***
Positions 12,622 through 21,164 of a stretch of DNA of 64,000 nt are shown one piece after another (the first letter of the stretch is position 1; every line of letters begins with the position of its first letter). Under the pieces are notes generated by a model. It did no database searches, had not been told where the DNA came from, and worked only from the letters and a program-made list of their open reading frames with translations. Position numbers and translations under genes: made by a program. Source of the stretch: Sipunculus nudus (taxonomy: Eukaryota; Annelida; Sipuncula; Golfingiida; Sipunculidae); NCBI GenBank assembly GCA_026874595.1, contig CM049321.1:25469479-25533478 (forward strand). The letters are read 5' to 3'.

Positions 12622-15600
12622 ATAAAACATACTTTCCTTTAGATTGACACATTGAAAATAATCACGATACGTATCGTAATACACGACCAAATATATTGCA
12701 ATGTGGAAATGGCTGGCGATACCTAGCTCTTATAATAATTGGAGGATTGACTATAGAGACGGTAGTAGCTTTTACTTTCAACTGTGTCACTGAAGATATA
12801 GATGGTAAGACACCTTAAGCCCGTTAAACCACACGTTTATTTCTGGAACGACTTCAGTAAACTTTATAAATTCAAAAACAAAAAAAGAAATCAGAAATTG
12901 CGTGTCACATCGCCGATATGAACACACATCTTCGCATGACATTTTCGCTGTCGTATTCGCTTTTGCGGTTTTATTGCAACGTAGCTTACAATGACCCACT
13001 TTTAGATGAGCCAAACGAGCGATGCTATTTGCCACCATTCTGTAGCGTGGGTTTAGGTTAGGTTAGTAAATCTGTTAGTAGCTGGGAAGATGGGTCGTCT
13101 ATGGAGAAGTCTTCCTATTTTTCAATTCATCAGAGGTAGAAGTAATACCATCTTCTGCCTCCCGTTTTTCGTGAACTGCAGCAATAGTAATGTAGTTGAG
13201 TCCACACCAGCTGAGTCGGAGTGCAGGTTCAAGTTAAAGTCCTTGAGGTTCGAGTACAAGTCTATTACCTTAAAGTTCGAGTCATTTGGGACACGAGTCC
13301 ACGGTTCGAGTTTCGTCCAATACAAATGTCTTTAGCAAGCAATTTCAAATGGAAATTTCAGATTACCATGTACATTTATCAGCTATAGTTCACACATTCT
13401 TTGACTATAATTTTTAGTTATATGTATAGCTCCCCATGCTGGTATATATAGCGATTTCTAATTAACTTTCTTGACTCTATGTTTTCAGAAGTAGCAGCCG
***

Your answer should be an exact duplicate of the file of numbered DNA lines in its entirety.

Positions 12,622 through 21,164 of a stretch of DNA of 64,000 nt are shown one piece after another (the first letter of the stretch is position 1; every line of letters begins with the position of its first letter). Under the pieces are notes generated by a model. It did no database searches, had not been told where the DNA came from, and worked only from the letters and a program-made list of their open reading frames with translations. Position numbers and translations under genes: made by a program. Source of the stretch: Sipunculus nudus (taxonomy: Eukaryota; Annelida; Sipuncula; Golfingiida; Sipunculidae); NCBI GenBank assembly GCA_026874595.1, contig CM049321.1:25469479-25533478 (forward strand). The letters are read 5' to 3'.

Positions 12622-15600
12622 ATAAAACATACTTTCCTTTAGATTGACACATTGAAAATAATCACGATACGTATCGTAATACACGACCAAATATATTGCA
12701 ATGTGGAAATGGCTGGCGATACCTAGCTCTTATAATAATTGGAGGATTGACTATAGAGACGGTAGTAGCTTTTACTTTCAACTGTGTCACTGAAGATATA
12801 GATGGTAAGACACCTTAAGCCCGTTAAACCACACGTTTATTTCTGGAACGACTTCAGTAAACTTTATAAATTCAAAAACAAAAAAAGAAATCAGAAATTG
12901 CGTGTCACATCGCCGATATGAACACACATCTTCGCATGACATTTTCGCTGTCGTATTCGCTTTTGCGGTTTTATTGCAACGTAGCTTACAATGACCCACT
13001 TTTAGATGAGCCAAACGAGCGATGCTATTTGCCACCATTCTGTAGCGTGGGTTTAGGTTAGGTTAGTAAATCTGTTAGTAGCTGGGAAGATGGGTCGTCT
13101 ATGGAGAAGTCTTCCTATTTTTCAATTCATCAGAGGTAGAAGTAATACCATCTTCTGCCTCCCGTTTTTCGTGAACTGCAGCAATAGTAATGTAGTTGAG
13201 TCCACACCAGCTGAGTCGGAGTGCAGGTTCAAGTTAAAGTCCTTGAGGTTCGAGTACAAGTCTATTACCTTAAAGTTCGAGTCATTTGGGACACGAGTCC
13301 ACGGTTCGAGTTTCGTCCAATACAAATGTCTTTAGCAAGCAATTTCAAATGGAAATTTCAGATTACCATGTACATTTATCAGCTATAGTTCACACATTCT
13401 TTGACTATAATTTTTAGTTATATGTATAGCTCCCCATGCTGGTATATATAGCGATTTCTAATTAACTTTCTTGACTCTATGTTTTCAGAAGTAGCAGCCG